Many of Excel's built-in functions, such as **SUM**, **AVERAGE**, and **COUNT**, can also be used in an array formula. There are also a few functions, such as the **TRANSPOSE** function, that must always be entered as an array in order for it to work properly. The usefulness of many functions such as **INDEX** and **MATCH** or **MAX** and **IF** can be extended by using them together in an array formula.

### Examples of Array Formulas in Excel:

### Create a Simple Single Cell Array Formula

Single cell array formulas normally first carry out a multi-cell calculation and then use a function such as **AVERAGE** or SUM** **to combine the output of the array into a single result.

### Ignore Error Values when Finding Data

This array formula uses the **AVERAGE**, **IF**, and **ISNUMBER** functions to find the average value for the existing data while ignoring error values such as **#DIV/0!** and **#NAME**?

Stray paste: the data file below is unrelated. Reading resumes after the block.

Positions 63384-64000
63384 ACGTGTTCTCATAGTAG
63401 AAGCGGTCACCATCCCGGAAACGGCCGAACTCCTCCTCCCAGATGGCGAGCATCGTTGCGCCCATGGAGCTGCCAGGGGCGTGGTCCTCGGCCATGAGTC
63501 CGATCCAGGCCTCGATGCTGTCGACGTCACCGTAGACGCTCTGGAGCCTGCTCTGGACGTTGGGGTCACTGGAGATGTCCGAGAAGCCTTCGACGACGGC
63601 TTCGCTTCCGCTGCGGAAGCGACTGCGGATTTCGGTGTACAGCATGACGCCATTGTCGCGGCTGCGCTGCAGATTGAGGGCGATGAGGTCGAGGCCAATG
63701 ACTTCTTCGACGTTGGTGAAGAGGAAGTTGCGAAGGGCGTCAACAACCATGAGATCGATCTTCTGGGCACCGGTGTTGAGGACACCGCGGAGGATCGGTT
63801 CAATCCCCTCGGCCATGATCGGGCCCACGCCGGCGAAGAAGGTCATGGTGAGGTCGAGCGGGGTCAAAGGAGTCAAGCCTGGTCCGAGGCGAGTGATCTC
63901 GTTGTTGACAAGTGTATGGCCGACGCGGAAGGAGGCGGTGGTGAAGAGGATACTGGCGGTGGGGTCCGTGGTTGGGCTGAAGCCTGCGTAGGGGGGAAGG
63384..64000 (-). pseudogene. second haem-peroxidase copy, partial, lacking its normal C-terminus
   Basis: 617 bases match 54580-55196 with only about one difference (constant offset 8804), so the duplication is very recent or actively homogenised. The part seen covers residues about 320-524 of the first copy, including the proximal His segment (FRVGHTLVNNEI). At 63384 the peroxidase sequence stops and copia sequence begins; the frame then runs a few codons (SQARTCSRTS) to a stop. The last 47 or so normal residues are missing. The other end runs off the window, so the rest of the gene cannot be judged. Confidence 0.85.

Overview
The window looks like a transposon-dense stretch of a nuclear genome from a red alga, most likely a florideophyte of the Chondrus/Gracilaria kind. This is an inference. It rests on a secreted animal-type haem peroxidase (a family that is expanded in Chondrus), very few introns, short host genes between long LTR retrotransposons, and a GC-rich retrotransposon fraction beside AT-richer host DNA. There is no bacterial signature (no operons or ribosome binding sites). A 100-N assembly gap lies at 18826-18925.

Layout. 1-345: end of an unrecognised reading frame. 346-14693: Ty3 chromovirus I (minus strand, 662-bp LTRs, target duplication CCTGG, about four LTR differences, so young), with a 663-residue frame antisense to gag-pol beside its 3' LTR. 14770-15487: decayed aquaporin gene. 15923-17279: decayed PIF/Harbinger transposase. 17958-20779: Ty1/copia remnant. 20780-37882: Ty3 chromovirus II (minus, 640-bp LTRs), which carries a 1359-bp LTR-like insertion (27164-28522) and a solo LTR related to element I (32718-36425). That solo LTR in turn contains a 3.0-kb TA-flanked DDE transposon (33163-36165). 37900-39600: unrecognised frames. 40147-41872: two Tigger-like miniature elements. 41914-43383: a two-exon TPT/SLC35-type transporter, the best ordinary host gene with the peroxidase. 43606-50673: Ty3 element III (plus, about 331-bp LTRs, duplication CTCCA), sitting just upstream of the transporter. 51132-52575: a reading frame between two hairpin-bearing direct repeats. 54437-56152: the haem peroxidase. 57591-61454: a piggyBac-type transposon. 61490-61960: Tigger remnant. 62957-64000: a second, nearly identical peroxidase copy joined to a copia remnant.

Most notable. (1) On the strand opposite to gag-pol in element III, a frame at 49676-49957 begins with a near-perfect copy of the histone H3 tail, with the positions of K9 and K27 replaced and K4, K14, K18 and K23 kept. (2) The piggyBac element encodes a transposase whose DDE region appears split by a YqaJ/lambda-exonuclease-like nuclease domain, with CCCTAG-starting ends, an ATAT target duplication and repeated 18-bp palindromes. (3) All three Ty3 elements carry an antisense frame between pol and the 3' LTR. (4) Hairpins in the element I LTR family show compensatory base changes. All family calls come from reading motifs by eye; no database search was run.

### Count Cells of Data

Use the **SUM** and **IF** functions in an array formula to count cells of data that meet one of several conditions; this technique differs from using Excel's **COUNTIFS** function, which requires all set conditions to be met before the cell is counted.

### Find the Largest Positive or Negative Number

This example combines the **MAX** function and **IF** function in an array formula that will find the largest or maximum value for a range of data when specific criteria are met.

### Find the Smallest Positive or Negative Number

Similar to the example above, this one combines the **MIN** function and IF** **function in an array formula in order to find the smallest or minimum value for a range of data when specific criteria are met.

### Find the Middle or Median Value

The **MEDIAN** function in Excel finds the middle value for a list of data. By combining it with the **IF** function in an array formula, the middle value for different groups of related data can be found.

### Make a Left Lookup Formula

The **VLOOKUP** function normally only searches for data located in columns to the right, but by combining it with the **CHOOSE** function, you can create a left lookup formula that will search columns of data to the left of the **Lookup_value** argument.